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Carbon offsets – as financial products – have developed quickly into a US$1-billion market, embraced by many companies. But at the same time, banks and regulators have been expressing growing concern about the integrity of offsets as a commodity.
As corporate boards raced to announce their net-zero carbon emission targets, carbon offsets, or “credits,” rose from relative obscurity to become a widely used and cheap tool for enabling successes to be claimed.
Typically, carbon offsets – in the form of projects that reduce emissions, such as newly planted trees – are bought and then “retired” on an independent registry so that no one else can claim the carbon reduction from them.
They come in two varieties: regulated and unregulated. The European Union’s (EU) emissions trading scheme is the largest and raised US$34-billion in 2021. This so-called cap-and-trade program measures greenhouse gas emissions and requires companies to buy additional allowances when they over-pollute or to sell carbon credits to others.
But with the price for regulated EU offsets hitting record highs, companies are turning to the voluntary, unregulated, offset market to meet their carbon targets.
This voluntary carbon offset market hit US$1-billion in 2021, up from US$306-million in 2020, according to a report from investment management and financial services company Morgan Stanley. That figure compares with about US$115-billion in the EU emissions trading scheme’s primary market.
However, the unregulated market could grow to about US$35-billion by 2030, Morgan Stanley adds.
Mark Carney, the former Bank of England governor, has estimated a potential rise in the carbon offset market to US$50-billion by 2030, though his tally drew scrutiny.
But even as market participants are working to establish best practices for the carbon offset market, it faces mounting criticism.
“[The] voluntary carbon market is the ‘wild west’ of carbon markets,” investment bank Credit Suisse Group AG said in a May report. It is a self-regulated market “with poor transparency.”
Credit Suisse noted that carbon offset credit purchases by Delta Air Lines Inc., and vehicle manufacturer Volkswagen AG in 2021 were, respectively, about two times and five times larger than their 2020 purchases.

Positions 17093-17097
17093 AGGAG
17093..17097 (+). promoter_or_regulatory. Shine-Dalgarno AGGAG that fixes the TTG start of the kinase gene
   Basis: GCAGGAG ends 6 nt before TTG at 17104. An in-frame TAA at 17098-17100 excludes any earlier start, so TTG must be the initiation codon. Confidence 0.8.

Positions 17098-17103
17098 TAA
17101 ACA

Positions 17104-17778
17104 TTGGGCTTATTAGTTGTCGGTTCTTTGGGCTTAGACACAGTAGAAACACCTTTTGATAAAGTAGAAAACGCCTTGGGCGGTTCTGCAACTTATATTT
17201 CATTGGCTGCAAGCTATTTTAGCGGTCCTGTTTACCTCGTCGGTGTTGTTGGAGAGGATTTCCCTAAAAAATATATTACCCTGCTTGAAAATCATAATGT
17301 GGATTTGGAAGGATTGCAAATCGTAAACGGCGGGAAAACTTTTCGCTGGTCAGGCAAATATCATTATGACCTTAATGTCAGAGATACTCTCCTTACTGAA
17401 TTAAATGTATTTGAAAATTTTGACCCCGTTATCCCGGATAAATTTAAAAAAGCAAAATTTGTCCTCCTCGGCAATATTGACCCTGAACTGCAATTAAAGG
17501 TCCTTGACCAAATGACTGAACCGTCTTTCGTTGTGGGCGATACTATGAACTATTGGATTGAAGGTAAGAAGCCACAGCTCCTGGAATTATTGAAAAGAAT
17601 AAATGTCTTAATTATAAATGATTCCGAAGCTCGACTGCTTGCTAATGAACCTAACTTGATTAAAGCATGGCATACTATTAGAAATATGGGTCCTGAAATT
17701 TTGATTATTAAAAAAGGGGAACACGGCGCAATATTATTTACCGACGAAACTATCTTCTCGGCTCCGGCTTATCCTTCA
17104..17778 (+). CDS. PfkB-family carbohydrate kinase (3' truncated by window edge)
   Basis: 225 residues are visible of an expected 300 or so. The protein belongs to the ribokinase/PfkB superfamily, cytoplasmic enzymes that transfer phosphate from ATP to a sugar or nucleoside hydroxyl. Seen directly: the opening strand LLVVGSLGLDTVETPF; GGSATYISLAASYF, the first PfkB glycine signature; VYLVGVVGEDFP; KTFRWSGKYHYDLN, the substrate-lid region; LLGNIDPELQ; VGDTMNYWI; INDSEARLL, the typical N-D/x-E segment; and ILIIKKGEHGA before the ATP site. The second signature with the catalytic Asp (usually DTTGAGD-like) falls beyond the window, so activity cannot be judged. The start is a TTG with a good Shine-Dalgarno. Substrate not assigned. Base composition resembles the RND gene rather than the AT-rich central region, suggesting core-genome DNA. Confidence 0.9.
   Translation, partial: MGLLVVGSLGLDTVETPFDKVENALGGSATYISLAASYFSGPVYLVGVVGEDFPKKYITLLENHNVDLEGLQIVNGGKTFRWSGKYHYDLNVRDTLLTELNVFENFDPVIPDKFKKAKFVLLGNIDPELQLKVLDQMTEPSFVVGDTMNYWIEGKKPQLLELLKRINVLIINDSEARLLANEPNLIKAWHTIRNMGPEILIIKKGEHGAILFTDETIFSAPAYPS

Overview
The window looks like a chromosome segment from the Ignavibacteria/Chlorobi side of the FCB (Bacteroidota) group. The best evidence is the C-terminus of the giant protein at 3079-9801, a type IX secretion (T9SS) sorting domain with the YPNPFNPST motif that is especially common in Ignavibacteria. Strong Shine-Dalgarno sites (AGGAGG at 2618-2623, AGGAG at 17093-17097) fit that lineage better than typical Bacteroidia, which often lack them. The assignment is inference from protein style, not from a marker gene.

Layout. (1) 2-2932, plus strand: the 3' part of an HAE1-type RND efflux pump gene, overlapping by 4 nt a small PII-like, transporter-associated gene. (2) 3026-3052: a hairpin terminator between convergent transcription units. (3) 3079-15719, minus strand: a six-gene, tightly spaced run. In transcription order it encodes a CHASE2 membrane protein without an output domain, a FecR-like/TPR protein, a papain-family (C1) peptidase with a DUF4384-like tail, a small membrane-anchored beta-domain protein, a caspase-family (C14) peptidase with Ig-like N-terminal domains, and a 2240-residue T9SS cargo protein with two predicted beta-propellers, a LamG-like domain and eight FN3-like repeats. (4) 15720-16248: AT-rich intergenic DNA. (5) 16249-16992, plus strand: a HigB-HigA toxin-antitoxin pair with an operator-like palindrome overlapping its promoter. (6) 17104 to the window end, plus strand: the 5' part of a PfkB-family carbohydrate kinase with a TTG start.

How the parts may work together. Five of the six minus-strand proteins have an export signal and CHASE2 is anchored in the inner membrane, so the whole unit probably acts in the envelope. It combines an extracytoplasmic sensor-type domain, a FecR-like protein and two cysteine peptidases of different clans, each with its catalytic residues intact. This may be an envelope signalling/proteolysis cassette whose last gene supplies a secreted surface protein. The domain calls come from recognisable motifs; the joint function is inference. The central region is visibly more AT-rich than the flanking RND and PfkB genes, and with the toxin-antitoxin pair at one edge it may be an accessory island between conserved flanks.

However, the bank warned that, based on disclosures to the sustainability watchdog CDP, “we can glean that most of the companies are purchasing carbon offsets with potentially questionable environmental integrity. In particular, we found that most of the renewable energy projects are not located in least-developed countries.”
Credit Suisse added that hundreds of companies are making statements about carbon credit transactions but using terms such as “net zero” differently, which has sowed confusion.
As a result, “there’s growing scrutiny by investors, regulators and even consumers to ensure claims are appropriate and not greenwashing.”
Media attention to the COP26 climate conference last year prodded companies to set net-zero targets, even if they did not set out plans for achieving them.
So, when given a choice between cleaning up by cutting natural gas use, for example, or “this cheap, easy option of buying [carbon] credit off the market ... of course, it is compelling to do that,” explains Barbara Haya, director of the Berkeley Carbon Trading Project at the University of California.
The U.S. Securities and Exchange Commission (SEC), in a key climate change announcement in March, proposed greater transparency about their carbon offset use. If carbon offsets are being used to reach emissions targets, information about the carbon reduced by offsets will need to be disclosed, the SEC stated.
The U.S. regulator had been warned by experts in the sector about “problems with offset verification, accuracy, and quality,” SEC commissioner Caroline Crenshaw said.
“If companies claim they are reducing overall carbon emissions by other means, they need to tell investors how they are doing that,” she explained.
To help companies comply with new regulations, Annette Nazareth, a former SEC commissioner, has joined the Integrity Council for the Voluntary Carbon Market, a global governance body set up in September to establish standards.
Ms. Nazareth says the council’s first job is to set a benchmark for quality carbon credits and it wants to publish these standards in the third quarter of 2022.
Skepticism toward the market remains, though. Ms. Haya has been studying carbon offsets for two decades and says: “It didn’t work 20 years ago; it still doesn’t work. Why, after 20 years of ‘learning by doing,’ is the quality still so poor?”
Present carbon offset initiatives are plagued by double-counting as well as vague standards, Ms. Haya argues. Companies could complement carbon offsets, she says, with investments in actual carbon-cleansing projects, such as environmental protection or new technologies that remove carbon emissions.
“We need to try to tighten up the current market,” Ms. Haya adds. “It has to shrink considerably first. And then there are lots of other ways that companies can compensate for their emissions.”
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